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Thursday, April 1, 2004 03:32 pm

Letters 4-1-04

Letters policy
We welcome letters, but please include your full name, address and a daytime telephone number. We edit all letters for libel, length and clarity.

Send letters to: Letters, Illinois Times. P.O. Box 5256. Springfield, Illinois 62705. Fax: (217) 753-3958. E-mail:


Thank you, Dusty Rhodes, for the cover article, "The Incident," in the March 18 Illinois Times. And thank you, Jane, for courageously telling your story. It must have taken great strength to come forward in the public.

Because the media cover only high-profile cases of this type, most people are not aware of the extent of sexual-assault cases in Springfield. Generally people do not want to talk about sexual assault and therefore do not understand it. It is about time we do talk about it. This article brought out some dreadful and upsetting issues with regard to the lack of charges filed for this crime.

Out of 210 reported cases in Springfield, the detective said he closed one-quarter of the cases without presenting them to the state's attorney's office. That leaves 158 cases that he did take to the state's attorney. Only 27 were charged. This calculates to 17 percent actually charged. I find that appalling!

What if 83 percent of theft cases or shooting victims were turned down by the state's attorney? We would probably see an uprising in the community. The detective's statistics show that State's Attorney John Schmidt is not making these rapists accountable for their crimes.

I believe this article was meant to educate the public about the unspoken prevalence of sexual assault in this area, in addition to Mr. Schmidt's track record for prosecuting such cases. The accepted stereotype of victims among many people is "the woman is beat up and she reports right away." That is not reality. Most sexual assaults are acquaintance situations and do not follow the stereotype of being "beat up." It is still a crime, beaten up or not, a very serious crime, and should be validated and prosecuted at the same rate other serious crimes are prosecuted -- better than a measly 17 percent.

The victim who bravely told her story deserves a chance to expose this perpetrator for what he is.

Peggy Coe


Have you ever wondered where your blue jeans were made or who performed the labor necessary to provide you with a product to consume? Maybe you are too busy to take the time to research the companies that are producing your clothing -- or maybe you simply don't care. I challenge you to pull out your jeans and read the labels to see where they were produced. If the label says "Made in Nicaragua," there's a story behind it. It is a story of a struggle in the free-trade zones of Nicaragua, where workers are paid pennies a day so that you can have numerous pairs of jeans at your disposal for consumption. The workers in the maquila where your jeans were made have put their blood, sweat and tears into the clothing U.S. citizens are wearing.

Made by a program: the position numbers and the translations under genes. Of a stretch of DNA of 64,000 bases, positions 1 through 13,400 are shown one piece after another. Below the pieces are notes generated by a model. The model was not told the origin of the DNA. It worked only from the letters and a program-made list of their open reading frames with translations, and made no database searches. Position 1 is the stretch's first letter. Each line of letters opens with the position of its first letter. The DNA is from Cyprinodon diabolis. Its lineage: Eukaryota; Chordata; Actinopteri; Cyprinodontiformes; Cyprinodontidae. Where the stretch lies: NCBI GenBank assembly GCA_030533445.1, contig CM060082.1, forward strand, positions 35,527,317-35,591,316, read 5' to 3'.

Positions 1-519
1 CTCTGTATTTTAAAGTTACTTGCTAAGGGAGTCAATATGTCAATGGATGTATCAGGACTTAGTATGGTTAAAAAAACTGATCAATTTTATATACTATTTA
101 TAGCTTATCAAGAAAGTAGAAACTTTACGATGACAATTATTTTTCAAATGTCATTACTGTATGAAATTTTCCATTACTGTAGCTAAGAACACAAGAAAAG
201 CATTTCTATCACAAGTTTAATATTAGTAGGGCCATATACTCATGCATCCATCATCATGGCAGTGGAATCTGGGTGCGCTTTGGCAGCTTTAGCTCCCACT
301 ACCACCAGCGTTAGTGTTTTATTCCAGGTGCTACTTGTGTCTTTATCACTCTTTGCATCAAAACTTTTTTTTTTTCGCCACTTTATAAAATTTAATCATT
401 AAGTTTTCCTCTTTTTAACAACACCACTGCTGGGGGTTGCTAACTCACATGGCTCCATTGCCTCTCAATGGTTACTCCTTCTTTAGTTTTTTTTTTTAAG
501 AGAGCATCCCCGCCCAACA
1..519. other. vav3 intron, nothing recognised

I and a group of 12 students and faculty from the University of Illinois at Springfield recently participated in a Witness for Peace delegation to Nicaragua. Through our experiences, we were able to visit one United States-owned maquila, Mil Colores, where 950 workers were placed in an assembly line based on their role in the production of the jeans. Each worker performs the same repetitious task on each of the 10,000 pairs of jeans that they create daily. We bore witness to the poor ventilation of the work area -- we inhaled the lint in the air, we touched the fabric and we read the labels, and we heard the stories from real people who had been fired for union involvement and organizing. We have a duty to inform U.S. consumers that the Nicaraguans are being hurt by our consumption. Their message isn't for us to stop buying products that were made in the maquilas but that they want jobs that give them dignity.

It is important for consumers to be aware of what is truly behind the labels of their clothing and the working conditions that they endure so that we can consume. I urge you to join in solidarity with the people of Nicaragua and fight for fair trade, rather than free trade.

Amy J. Minton


I'm surprised there has been no public outcry, at least none that I've noticed, about the "white elephant" CWLP building [at Groth Street and South Grand Avenue]. Surely other folks must share my wonderment at the city administration's apparent ineptness? In any event, I certainly hope the administration will be more forthcoming than what has been reported so far regarding this unused brand-new building.

To approve construction of a building as recently as November 2002 and complete its construction within the following year but then have it unused ever since is preposterous!

How could something so badly needed that it was necessary to spend over a half-million dollars of taxpayers' money for its construction become so unneeded in such a short time?

Dick McLane


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